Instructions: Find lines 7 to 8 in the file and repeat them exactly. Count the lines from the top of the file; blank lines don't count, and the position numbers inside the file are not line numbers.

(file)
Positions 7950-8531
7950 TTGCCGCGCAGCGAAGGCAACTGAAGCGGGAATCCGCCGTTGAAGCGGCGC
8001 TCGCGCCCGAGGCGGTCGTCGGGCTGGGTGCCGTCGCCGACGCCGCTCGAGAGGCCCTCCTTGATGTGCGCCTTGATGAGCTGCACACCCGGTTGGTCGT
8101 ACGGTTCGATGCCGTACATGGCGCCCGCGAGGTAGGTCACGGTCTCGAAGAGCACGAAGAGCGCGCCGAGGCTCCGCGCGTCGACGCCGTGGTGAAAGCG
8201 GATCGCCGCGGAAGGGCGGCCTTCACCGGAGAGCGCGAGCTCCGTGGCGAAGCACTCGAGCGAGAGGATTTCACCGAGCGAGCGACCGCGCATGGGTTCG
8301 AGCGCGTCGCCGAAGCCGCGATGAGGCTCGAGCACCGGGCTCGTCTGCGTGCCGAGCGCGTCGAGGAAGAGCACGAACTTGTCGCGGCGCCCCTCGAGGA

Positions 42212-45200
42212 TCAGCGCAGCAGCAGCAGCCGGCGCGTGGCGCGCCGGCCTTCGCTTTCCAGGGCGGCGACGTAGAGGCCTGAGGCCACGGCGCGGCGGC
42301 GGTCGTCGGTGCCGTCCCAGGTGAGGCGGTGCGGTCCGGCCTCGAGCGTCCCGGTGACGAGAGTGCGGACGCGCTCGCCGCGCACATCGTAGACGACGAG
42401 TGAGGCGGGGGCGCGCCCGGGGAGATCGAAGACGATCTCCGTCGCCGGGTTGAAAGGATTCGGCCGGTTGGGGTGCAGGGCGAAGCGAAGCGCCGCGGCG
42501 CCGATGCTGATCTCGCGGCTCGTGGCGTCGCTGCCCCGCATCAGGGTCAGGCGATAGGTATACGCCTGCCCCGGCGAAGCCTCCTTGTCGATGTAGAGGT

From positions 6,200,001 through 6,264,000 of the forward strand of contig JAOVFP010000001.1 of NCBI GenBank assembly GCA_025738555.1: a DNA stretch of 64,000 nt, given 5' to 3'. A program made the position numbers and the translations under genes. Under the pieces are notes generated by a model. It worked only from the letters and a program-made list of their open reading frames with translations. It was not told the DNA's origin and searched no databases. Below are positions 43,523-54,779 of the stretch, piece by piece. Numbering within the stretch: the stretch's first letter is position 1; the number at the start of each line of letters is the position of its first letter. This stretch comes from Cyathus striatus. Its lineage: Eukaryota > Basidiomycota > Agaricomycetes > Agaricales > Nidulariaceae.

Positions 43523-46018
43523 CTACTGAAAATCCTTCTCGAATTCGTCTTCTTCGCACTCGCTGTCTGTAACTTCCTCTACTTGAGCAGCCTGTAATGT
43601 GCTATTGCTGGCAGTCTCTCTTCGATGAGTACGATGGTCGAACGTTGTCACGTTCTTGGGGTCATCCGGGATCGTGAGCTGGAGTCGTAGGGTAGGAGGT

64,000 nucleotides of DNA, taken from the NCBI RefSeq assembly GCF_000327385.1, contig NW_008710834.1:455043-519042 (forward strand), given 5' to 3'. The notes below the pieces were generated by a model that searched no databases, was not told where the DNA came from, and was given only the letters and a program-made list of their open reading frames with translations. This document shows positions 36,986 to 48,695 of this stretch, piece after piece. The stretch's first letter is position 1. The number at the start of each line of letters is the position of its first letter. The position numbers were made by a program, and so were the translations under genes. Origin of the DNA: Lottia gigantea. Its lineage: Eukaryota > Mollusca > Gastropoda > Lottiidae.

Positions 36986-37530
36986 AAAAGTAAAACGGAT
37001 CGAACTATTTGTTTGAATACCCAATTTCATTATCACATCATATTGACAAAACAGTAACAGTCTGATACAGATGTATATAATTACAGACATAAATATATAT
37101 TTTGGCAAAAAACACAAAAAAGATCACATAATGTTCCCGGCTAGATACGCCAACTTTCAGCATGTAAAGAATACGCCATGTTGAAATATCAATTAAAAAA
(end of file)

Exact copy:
Positions 42212-45200
42212 TCAGCGCAGCAGCAGCAGCCGGCGCGTGGCGCGCCGGCCTTCGCTTTCCAGGGCGGCGACGTAGAGGCCTGAGGCCACGGCGCGGCGGC